Reliance turns white knight, buys EIH stake4 min read . Updated: 30 Aug 2010, 11:20 PM IST
Reliance turns white knight, buys EIH stake
Mumbai/Kolkata: Prithvi Raj Singh Oberoi, chairman of EIH Ltd —which runs India’s second biggest hotel chain—announced on Monday that he and his family had sold 55.4 million shares, a 14.12% stake in the company, to an investment arm of Reliance Industries Ltd (RIL), for Rs1,021 crore.
The move came six days after Oberoi indicated at a press conference in Kolkata that his son Vikram Oberoi and nephew Arjun Oberoi, both joint managing directors of EIH, might not work together after him.
RIL arm Reliance Industries Investment and Holding Pvt. Ltd paid Rs184 a share, 22% higher than EIH’s closing price on Monday.
The transaction, which won’t lead to any change in management control, gives P.R.S. Oberoi the financial strength to thwart any takeover bid by cigarette and consumer goods maker ITC Ltd, which has amassed a 14.98% stake in EIH.
“We are happy to encourage their (Reliance’s) investment," P.R.S. Oberoi said in a media statement, while RIL said “it has full faith in and would support the management of EIH".
To be sure, ITC chairman Y.C. Deveshwar has maintained for the last 10 years that his company would not make a hostile bid to seize control of EIH, and has stopped buying shares from the market. Indian takeover laws would have forced ITC to make an open offer for at least 20% more if its stake in EIH exceeded 15%.
ITC refused to comment on the share sale by the Oberoi family.
“ITC will not challenge the financial muscle of RIL," said Himani Singh, an analyst at the Mumbai office of UK-based Elara Capital Plc.
Spurred by Monday’s announcement, EIH’s shares jumped Rs15.50, or 11.46%, to close at Rs150.70 apiece on the Bombay Stock Exchange, while the bourse’s benchmark Sensex index closed 33.70 points, or 0.19%, higher at 18,032.11.
The share sale to RIL values EIH at around Rs2.4 crore per room, or “near peak", according to Elara’s Singh.
Besides P.R.S. Oberoi, who held 2.2 million shares of EIH as of 30 June, the sellers to RIL were Aravali Polymers Llp and the Oberoi family’s main holding company Oberoi Hotels Pvt. Ltd. The share sale pared the Oberoi family’s holding in EIH to 32.31%.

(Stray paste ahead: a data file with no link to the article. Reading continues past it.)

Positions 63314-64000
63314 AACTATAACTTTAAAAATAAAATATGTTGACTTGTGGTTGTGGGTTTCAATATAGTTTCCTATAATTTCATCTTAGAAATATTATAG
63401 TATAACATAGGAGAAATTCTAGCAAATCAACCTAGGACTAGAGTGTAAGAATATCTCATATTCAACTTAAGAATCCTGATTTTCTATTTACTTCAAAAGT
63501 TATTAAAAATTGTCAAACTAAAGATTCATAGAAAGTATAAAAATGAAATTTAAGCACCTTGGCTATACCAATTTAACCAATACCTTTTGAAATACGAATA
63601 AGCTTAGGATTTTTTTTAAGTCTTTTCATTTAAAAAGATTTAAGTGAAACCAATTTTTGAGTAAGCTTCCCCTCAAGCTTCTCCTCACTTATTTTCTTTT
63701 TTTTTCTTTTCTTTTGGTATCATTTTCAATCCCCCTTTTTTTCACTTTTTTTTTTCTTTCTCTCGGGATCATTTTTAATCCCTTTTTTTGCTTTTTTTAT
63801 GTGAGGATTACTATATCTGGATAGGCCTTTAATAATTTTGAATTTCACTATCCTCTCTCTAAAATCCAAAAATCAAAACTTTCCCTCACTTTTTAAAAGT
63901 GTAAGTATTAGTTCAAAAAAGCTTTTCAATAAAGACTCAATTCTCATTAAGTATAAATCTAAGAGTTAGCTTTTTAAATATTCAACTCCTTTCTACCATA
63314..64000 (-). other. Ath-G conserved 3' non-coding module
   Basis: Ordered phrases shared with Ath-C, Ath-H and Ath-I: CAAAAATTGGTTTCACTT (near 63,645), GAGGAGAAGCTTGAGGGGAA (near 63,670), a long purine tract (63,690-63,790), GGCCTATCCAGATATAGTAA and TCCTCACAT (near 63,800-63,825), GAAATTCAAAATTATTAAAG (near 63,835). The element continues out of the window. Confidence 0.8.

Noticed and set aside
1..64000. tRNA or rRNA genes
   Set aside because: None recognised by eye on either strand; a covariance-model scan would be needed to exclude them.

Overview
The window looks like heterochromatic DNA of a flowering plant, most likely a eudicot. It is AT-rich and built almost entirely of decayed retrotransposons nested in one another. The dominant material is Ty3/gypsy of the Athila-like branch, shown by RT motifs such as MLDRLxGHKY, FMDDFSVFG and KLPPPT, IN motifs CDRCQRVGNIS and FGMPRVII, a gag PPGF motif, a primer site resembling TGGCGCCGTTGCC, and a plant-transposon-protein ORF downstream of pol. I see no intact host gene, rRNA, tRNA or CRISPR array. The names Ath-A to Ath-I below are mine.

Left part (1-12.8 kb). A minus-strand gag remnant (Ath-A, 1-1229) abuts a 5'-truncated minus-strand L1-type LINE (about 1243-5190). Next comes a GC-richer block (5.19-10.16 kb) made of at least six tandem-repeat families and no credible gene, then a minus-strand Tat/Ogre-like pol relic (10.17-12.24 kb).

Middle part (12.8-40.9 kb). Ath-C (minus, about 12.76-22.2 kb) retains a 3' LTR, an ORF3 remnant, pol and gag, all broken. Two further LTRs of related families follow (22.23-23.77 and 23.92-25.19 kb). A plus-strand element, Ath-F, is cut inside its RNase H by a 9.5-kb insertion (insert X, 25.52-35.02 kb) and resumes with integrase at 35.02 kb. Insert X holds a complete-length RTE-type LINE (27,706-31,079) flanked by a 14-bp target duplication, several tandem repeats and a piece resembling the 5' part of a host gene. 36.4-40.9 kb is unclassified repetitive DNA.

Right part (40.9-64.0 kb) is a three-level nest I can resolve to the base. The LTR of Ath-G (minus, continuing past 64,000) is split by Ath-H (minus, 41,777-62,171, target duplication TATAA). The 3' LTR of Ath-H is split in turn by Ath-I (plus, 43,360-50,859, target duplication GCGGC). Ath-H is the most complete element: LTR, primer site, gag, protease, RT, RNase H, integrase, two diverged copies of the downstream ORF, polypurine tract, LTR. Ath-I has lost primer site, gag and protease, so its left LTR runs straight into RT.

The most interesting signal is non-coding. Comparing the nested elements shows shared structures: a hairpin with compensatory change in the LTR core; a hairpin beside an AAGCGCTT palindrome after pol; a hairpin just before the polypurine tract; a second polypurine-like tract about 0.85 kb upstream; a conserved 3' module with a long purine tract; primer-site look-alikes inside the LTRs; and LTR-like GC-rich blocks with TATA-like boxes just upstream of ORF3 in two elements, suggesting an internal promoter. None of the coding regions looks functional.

“We have been approached regularly by many people with different interests," P.R.S. Oberoi said. “However, in each case, the investment objectives of the various parties were not compatible with our objectives."
A year ago, the Oberoi family had tried to bring in Analjit Singh, chairman of diversified conglomerate Max India Ltd, as a white knight through a similar share sale, but talks fell through.
EIH needed a white knight, according to Arun Kejriwal, director of Kejriwal Research and Investment Services Pvt. Ltd. “RIL is among the few companies in India that EIH could have brought in to thwart any unsolicited bid by ITC," he said.
Though EIH wishes to remain asset-light, it needs a lot of cash even for maintenance of its properties, according to another analyst, who did not want to be identified.
“The hospitality business is very capital intensive," P.R.S. Oberoi said. “EIH has a growth strategy and it needs strong committed shareholders to support the company in the long term."
RIL, which according to a Goldman Sachs estimate, is likely to generate $18 billion (84,240 crore) in cash between 2011 and 2014, recently said it was looking to enter new businesses such as power, telecom, healthcare and hospitality.
It has joined hands with Mumbai-based real estate developer Maker Builders to construct hotels in the city, including two at the Bandra-Kurla Complex, which could together cost Rs1,200 crore.
The deal with the Oberoi family gives RIL a partner that has vast experience in running hotels, Kejriwal said.
The Ambanis and Reliance are not new to such a role.
In the early 1990s, group founder Dhirubhai Ambani had acted as a white knight to help ward off a takeover threat faced by engineering and construction conglomerate Larsen and Toubro Ltd (L&T) from the late Manu Chhabria, who then retreated from the race. That allowed the Ambanis enough room to mount a raid of their own on L&T, with the help of the government; a move that was stymied when a new government took over at the Centre. In 2002, Reliance sold its stake to the Aditya Birla Group, resulting in another fight over the engineering firm that ended when L&T hived off its cement business and sold it to the Aditya Birla Group.
The EIH deal puts Mukesh Ambani in an unaccustomed role, that of a financial investor without management control, said an investment banker, who has advised RIL on several transactions and did not want to be identified.
Ambani, known for entering sectors that were completely new to the group such as retail and special economic zones (SEZs), is taking a bet on India’s economic growth leading to a surge in travellers to the country.
In 2009, the World Travel and Tourism Council had estimated travel and tourism demand in India would grow at 8.2% a year till 2019, which led many companies to announce expansions and start-up plans. In 2007, Crisil Ltd estimated that almost 15,000 five-star rooms would be added in 2010 and 2011. It subsequently scaled this back to 6,200 rooms this year.
Room supply growth has slowed because of the slump following the global financial crisis, regulatory and construction delays, high real estate prices, and lack of easy bank credit, Manoj Bahety and Manav Vijay, analysts with brokerage Edelweiss Capital Markets Ltd, wrote in a 1 April report.
Apart from the deal with Maker Builders, Ambani also has plans to build hotels in SEZs he is establishing in Mumbai, Haryana and Gujarat.